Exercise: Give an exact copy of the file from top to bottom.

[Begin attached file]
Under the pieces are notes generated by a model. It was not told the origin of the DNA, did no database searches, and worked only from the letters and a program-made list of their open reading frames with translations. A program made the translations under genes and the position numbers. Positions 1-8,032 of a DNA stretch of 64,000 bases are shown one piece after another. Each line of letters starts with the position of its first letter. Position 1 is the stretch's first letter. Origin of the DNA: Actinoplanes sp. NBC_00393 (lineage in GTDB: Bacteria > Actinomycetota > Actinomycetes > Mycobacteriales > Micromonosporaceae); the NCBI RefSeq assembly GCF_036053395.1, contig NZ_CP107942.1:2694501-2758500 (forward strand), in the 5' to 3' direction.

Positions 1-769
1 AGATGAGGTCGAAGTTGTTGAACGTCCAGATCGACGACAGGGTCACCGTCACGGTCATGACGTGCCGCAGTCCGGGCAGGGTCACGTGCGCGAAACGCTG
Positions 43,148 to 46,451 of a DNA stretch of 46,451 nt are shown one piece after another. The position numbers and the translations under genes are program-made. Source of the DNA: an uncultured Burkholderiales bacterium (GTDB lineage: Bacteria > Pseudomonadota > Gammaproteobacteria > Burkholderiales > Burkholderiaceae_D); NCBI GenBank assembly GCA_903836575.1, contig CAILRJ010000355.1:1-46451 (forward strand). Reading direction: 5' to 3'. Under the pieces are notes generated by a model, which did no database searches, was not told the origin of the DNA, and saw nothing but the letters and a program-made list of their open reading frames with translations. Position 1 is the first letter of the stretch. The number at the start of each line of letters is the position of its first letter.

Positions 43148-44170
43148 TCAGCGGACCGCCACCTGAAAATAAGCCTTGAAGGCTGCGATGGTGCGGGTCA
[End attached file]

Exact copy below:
Under the pieces are notes generated by a model. It was not told the origin of the DNA, did no database searches, and worked only from the letters and a program-made list of their open reading frames with translations. A program made the translations under genes and the position numbers. Positions 1-8,032 of a DNA stretch of 64,000 bases are shown one piece after another. Each line of letters starts with the position of its first letter. Position 1 is the stretch's first letter. Origin of the DNA: Actinoplanes sp. NBC_00393 (lineage in GTDB: Bacteria > Actinomycetota > Actinomycetes > Mycobacteriales > Micromonosporaceae); the NCBI RefSeq assembly GCF_036053395.1, contig NZ_CP107942.1:2694501-2758500 (forward strand), in the 5' to 3' direction.

Positions 1-769
1 AGATGAGGTCGAAGTTGTTGAACGTCCAGATCGACGACAGGGTCACCGTCACGGTCATGACGTGCCGCAGTCCGGGCAGGGTCACGTGCGCGAAACGCTG
Positions 43,148 to 46,451 of a DNA stretch of 46,451 nt are shown one piece after another. The position numbers and the translations under genes are program-made. Source of the DNA: an uncultured Burkholderiales bacterium (GTDB lineage: Bacteria > Pseudomonadota > Gammaproteobacteria > Burkholderiales > Burkholderiaceae_D); NCBI GenBank assembly GCA_903836575.1, contig CAILRJ010000355.1:1-46451 (forward strand). Reading direction: 5' to 3'. Under the pieces are notes generated by a model, which did no database searches, was not told the origin of the DNA, and saw nothing but the letters and a program-made list of their open reading frames with translations. Position 1 is the first letter of the stretch. The number at the start of each line of letters is the position of its first letter.

Positions 43148-44170
43148 TCAGCGGACCGCCACCTGAAAATAAGCCTTGAAGGCTGCGATGGTGCGGGTCA